I've written this post several times, trying to express what I want to express--but it's been difficult. This week has been bitter sweet. The sweet news is that Brynn finally moved off the ventilator. The bitter news is that I had no idea what a long, awful ordeal it would be and how difficult it would be for me to watch my daughter go through it. However, I guess the other good news is, I’m learning a lot of life’s important parenting lessons.
To make a long, frustrating story a little shorter, Brynn has gone from the vent, to the CPAP, to the BiPAP, to the high-flow nasal cannula, back to the BiPAP, and again back to the CPAP. Each of these different breathing machines offers a different kind of support and all the switching back and forth was the doctors’ best effort at keeping her off the vent.
Because the mask for the CPAP an BiPAP (same machine, different settings) has to be really tight in order to keep a good seal for the air, the staff regularly changes out the actual point of entry for the air from the mask to the prongs. This way, her sensitive skin gets a break from having the same pressure points that would otherwise become very raw. This first photo shows the nasal prongs (and her tiny binky):
And this photo shows the mask:
Here, you can see that Brynn is not too sure about this new thing on her nose:
Here's Brynn holding Daddy's finger for comfort on her first traumatic day with the CPAP/BiPAP:
This photo shows the high-flow nasal cannula and the IV in her head for antibiotics. Don't worry, the IV's not as painful as it looks and she was actually VERY happy on the cannula:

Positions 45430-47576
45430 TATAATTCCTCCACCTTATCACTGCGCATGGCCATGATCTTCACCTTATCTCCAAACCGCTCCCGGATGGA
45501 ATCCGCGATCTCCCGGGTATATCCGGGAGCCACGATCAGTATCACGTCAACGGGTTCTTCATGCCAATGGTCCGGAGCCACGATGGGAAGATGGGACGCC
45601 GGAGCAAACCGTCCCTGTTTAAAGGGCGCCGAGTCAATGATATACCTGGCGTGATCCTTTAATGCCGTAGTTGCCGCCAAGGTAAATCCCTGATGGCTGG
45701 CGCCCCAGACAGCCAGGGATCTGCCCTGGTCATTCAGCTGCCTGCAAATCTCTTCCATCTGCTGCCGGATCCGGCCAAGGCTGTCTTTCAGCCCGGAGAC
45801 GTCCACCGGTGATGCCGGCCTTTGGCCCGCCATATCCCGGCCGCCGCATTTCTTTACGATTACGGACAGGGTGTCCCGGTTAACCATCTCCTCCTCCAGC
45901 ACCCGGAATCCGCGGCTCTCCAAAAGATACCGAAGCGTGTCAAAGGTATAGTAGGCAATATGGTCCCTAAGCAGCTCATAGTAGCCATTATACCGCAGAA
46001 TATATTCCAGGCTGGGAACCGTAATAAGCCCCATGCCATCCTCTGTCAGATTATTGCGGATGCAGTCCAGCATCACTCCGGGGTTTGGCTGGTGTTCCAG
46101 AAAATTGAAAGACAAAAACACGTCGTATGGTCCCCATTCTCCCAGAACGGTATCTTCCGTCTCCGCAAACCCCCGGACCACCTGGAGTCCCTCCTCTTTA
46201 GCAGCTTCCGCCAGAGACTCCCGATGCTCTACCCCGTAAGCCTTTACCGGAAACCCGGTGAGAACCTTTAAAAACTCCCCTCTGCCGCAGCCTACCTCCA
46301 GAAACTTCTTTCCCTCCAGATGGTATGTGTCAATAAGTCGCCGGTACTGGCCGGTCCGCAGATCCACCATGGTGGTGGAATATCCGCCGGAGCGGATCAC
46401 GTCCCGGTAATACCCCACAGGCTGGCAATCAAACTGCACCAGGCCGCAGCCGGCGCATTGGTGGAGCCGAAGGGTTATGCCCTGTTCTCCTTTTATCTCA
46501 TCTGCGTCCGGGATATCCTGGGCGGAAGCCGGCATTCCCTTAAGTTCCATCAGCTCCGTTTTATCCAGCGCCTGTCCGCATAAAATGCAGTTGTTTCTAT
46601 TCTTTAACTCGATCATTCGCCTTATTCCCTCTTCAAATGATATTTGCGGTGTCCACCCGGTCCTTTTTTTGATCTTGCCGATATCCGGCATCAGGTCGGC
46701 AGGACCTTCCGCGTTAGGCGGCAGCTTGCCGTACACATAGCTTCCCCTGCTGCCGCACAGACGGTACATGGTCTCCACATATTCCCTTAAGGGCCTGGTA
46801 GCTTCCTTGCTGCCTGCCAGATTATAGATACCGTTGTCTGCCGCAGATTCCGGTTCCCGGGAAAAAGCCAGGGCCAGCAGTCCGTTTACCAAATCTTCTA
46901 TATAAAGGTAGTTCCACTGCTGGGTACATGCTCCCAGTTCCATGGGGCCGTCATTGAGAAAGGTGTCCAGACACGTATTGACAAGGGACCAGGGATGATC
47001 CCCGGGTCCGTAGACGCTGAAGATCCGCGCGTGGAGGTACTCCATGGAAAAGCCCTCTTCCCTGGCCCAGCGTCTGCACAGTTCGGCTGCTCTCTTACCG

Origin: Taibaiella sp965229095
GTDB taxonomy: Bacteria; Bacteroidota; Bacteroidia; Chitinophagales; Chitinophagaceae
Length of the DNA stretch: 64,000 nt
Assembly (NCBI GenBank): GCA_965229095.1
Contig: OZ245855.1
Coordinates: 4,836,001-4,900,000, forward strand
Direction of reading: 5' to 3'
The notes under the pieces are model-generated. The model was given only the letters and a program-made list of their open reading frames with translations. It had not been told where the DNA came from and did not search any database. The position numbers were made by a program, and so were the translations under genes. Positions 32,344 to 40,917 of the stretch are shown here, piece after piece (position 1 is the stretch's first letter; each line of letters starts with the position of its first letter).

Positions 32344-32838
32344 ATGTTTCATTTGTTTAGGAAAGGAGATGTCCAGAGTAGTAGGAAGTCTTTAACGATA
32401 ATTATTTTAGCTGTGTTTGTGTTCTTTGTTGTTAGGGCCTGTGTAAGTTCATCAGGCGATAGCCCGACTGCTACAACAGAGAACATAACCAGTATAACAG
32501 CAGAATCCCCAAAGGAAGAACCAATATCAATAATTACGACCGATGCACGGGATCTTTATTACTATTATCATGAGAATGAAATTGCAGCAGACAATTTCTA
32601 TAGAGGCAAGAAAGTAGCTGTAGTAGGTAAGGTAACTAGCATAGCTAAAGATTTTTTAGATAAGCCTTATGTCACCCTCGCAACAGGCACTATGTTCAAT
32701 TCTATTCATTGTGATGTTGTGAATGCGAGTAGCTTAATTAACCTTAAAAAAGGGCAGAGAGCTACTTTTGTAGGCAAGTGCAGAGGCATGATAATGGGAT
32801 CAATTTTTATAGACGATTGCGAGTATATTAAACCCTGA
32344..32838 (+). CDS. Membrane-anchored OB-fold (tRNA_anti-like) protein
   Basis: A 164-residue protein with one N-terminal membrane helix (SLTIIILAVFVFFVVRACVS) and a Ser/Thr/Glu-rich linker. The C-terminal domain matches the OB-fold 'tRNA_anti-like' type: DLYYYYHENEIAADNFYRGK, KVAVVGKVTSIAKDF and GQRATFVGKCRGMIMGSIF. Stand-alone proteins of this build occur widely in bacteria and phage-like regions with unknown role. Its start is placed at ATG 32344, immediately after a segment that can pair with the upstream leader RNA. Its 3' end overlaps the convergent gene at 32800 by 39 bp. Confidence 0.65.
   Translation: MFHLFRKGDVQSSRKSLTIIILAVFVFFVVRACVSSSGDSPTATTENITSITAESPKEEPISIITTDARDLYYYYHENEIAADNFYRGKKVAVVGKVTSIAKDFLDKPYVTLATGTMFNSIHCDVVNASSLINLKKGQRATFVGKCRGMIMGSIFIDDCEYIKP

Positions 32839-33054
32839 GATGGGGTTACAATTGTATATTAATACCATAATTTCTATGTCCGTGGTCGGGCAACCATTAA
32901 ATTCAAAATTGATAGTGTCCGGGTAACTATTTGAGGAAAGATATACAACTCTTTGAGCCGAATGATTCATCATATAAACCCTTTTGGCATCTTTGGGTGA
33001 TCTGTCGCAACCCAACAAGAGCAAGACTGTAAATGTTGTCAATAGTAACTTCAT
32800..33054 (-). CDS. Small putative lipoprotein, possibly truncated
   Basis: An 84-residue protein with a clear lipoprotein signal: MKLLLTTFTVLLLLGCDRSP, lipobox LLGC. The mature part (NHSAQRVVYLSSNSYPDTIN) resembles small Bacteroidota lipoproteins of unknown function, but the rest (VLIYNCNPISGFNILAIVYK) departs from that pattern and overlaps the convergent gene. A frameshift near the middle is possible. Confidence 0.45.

Gratefully, as of the time of writing this blog entry, she’s at least remained on the CPAP (even though she cooperated better with the cannula, it didn't give her quite enough support). Even with the extra support of the CPAP, though, she’s still really on the fence. Her lungs continue to fill with fluid and the doctors are confused as to why. So far, we can only guess that it has to do with one or more of the following factors: one, she has contracted a new case of pneumonia, which is creating a lot of mucus in her lungs; two, she still has the PDA, and although it’s small, PDAs are notorious for distrupting the flow of blood and filling the lungs with fluid; and three, she’s been on the vent for over 6 weeks and she simply has bad lung disease.
Unfortunately, in order to treat her, the doctors need to know which factors, or combination of factors, are causing the problem. But the only way they can know for sure is through the process of elimination. And since each treatment comes with rather large negative side effects, they’re nervous to just guess and cause further trauma for no reason at all. The PDA will require surgery, which can (obviously) increase the risk for new infections, cause major setbacks, and require her to be on the vent even longer. But the lung disease will require steroids, which may cause long-term brain damage, and will certainly suppress her immune system and make her pneumonia more dangerous.